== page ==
By: Irene Latham
Reviewed by: Bonnie Roberts
Negative Capability Press, 2007
The cover art aptly describes this first poetry collection by Irene Latham as an organic, growing, nature-of-life-itself work—the roots, the thorns, the blossoms, the birds.
In What Came Before, the possibilities the poet has traveled in her life, Latham shows a hugeness of heart and imaginative spirit of which the world at-large rarely speaks, or even encounters. Readers will want to witness this poet’s “unfolding” as they would a chrysalis “with wings / so wet and fragile / a mere whisper / could crush / or save” (“Virgin”).
In “Why Moths Have No Mouths,” Latham reveals her instinctual awareness of love/lust/passion. Sometimes not "knowing where [she] will end up” on her instinctive journey is ultimately okay (“Study"). She is “from that place where words die . . . and lovers find their skin” (“Oak Mountain”).
Sometimes, hers is the moth’s love, “in which no wrong words are possible . . . two creatures starving / and finding solace in the dark” (“Moths”). In her most “mouthless” poem, “Letter from Malta,” a great love does not return—his returning, “the thing impossible even to imagine.” Yet, “if you should drop from the sky, I would know just what to call you.” She and her lover, mighty in her dreams, could “overthrow the ocean.” And this reader believes.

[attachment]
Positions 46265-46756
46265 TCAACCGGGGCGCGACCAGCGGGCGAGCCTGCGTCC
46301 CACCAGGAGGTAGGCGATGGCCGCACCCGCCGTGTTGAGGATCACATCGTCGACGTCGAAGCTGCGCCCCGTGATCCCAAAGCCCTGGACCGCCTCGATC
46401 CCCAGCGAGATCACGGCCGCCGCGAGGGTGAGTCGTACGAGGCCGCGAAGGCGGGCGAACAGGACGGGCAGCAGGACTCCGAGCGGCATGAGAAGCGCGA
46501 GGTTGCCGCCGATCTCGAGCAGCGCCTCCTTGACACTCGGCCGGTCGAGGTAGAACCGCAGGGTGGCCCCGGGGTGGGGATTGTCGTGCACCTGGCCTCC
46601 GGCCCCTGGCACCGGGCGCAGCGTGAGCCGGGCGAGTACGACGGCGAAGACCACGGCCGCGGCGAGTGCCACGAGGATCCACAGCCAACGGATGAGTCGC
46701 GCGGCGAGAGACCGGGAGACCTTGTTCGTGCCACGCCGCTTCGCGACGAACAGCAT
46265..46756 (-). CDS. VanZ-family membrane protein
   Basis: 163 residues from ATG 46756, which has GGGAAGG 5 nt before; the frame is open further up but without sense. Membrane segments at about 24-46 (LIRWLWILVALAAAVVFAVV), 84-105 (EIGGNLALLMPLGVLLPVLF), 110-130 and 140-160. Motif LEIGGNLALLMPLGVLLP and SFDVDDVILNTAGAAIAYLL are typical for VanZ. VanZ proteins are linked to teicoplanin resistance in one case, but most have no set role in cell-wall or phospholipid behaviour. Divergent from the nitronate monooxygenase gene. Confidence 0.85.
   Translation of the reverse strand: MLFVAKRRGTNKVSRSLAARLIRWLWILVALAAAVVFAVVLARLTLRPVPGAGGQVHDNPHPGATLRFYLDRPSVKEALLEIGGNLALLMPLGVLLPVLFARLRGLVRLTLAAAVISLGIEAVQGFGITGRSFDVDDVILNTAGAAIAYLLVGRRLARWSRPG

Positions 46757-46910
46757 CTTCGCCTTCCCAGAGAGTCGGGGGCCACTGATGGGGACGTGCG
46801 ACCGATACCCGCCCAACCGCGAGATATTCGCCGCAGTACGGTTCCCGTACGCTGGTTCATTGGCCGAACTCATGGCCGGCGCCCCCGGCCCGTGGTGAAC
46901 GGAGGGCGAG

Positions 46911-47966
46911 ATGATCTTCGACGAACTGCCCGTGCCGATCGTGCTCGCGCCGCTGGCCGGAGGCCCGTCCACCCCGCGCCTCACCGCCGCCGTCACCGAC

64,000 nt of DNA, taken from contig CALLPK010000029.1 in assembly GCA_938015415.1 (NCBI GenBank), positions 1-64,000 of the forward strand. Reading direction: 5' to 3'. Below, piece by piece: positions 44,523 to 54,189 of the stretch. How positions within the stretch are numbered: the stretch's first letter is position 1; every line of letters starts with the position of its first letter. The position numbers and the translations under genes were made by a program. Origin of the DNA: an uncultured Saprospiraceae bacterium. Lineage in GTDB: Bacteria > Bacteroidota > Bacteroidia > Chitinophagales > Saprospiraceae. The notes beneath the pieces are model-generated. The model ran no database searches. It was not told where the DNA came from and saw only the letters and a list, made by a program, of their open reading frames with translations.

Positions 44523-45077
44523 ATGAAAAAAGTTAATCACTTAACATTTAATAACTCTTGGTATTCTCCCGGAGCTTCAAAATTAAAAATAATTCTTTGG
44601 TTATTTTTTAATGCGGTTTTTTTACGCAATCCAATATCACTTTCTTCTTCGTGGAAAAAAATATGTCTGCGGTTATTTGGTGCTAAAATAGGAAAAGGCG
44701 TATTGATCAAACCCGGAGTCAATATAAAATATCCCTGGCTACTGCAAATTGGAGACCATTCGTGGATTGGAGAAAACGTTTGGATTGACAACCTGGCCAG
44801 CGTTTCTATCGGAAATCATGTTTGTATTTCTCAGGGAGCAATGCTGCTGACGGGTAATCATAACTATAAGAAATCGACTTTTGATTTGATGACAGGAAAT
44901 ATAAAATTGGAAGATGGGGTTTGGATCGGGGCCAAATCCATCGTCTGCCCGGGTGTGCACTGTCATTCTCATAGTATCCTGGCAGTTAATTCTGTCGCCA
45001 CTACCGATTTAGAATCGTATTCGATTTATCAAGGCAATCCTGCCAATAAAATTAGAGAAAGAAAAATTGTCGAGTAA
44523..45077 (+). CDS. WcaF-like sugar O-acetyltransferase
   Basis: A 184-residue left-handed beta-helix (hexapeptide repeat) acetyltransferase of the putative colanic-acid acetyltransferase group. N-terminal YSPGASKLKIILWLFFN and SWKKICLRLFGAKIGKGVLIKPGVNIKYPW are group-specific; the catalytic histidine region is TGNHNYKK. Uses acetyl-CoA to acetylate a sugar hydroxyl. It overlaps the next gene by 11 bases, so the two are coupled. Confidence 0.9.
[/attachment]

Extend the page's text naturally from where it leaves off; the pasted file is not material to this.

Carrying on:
Despite her “aubade” love for her husband and children—“You are the sand / and I am the surf / each of our children / a moon” (“Eleven”)—Latham’s poems reveal a woman not always at home in the world. She asks the question that haunts all whole-souled creatures in a world that can bind them: “Is it a sin to want to be a bird? . . . And, if it is a sin, let us never forget the Bird Girl / who once stood in this garden, arms extended to all birds” (“Suicide Ghazal”). Not only is it not a sin, the poet’s old-wisdom-in-a-young-heart words, “snapping in a breeze” like her “Quilts of Gee’s Bend,” awaken us to the sensuality, passion, eroticism, sorrow, loss, and love in everything, and everywhere: in trout, monsoons, fingerless old men, swans, and even "a tooth inside a fat fish" ("Two Women"); in earthquakes: “as if Earth was feeling shy / but wanted to be touched . . . was reaching across the bed / to make it come true (“Earthquake”); in Leonids: “If the moon crashes, refuse to notice; you’re here for the meteors” (“How to Watch”).
Latham’s miraculous heart can hold all possibilities: in “At the Aquarium,” silence sometimes covers a lust, “hungry for fingers.” Our Bird Girl, who does not need absolution, can also be a fierce adversary: “Forgive me— / This is war” (“Khyber Pass”). “Gertrude,” the warrior lover, reveals stretch marks, then “dares you to call her beautiful.” In loss, Latham still tastes “the sugar-shore” of a sweetheart (“The Boy I Kissed in Four States”); and, in “Paralyzed,” the pivotal poem of this collection, she “dreams of falling. Not about the point of impact or the moment / after. Just what came before”—and finally, “arms reaching to catch her.”
Bonnie Roberts is the author of Dances in Straw with a Two-Headed Calf.